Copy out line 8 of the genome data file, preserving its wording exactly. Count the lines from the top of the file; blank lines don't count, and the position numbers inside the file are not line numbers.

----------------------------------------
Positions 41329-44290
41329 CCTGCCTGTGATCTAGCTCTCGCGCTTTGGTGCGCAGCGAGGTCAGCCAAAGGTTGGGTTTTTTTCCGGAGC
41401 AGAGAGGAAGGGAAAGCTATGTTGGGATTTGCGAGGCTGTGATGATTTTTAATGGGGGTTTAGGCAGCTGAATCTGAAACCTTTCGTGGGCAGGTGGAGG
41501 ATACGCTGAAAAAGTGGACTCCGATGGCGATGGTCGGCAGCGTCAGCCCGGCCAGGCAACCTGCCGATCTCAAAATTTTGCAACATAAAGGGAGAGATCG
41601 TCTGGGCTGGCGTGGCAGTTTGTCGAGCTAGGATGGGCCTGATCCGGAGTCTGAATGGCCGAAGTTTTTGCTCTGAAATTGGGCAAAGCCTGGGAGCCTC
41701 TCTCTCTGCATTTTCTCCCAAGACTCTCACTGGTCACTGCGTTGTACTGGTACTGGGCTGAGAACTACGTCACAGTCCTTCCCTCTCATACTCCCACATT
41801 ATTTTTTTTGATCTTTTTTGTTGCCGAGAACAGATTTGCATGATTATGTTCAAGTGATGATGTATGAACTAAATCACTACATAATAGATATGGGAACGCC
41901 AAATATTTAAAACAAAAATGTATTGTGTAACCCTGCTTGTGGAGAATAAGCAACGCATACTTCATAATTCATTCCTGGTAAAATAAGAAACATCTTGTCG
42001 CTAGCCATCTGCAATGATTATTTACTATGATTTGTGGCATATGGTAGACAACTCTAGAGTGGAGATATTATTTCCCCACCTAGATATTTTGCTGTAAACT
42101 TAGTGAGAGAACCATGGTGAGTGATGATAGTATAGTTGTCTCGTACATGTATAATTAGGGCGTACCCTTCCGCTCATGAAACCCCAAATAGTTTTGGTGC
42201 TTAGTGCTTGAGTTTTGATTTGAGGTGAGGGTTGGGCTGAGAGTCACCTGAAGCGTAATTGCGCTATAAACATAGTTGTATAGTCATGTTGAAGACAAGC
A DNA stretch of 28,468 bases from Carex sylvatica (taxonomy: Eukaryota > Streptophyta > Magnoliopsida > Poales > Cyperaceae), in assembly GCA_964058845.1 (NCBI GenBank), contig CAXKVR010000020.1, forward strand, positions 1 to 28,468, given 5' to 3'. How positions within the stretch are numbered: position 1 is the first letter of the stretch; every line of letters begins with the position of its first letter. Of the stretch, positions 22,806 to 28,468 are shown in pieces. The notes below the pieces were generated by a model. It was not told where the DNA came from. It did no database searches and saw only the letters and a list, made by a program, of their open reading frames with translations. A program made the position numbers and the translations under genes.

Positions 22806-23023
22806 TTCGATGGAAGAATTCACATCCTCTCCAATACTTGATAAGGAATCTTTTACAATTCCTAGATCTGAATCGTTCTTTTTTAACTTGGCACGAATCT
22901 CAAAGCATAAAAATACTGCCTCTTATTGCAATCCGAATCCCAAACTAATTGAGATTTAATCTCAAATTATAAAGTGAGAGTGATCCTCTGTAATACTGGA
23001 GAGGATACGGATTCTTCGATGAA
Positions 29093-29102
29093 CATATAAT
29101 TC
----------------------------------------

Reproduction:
41901 AAATATTTAAAACAAAAATGTATTGTGTAACCCTGCTTGTGGAGAATAAGCAACGCATACTTCATAATTCATTCCTGGTAAAATAAGAAACATCTTGTCG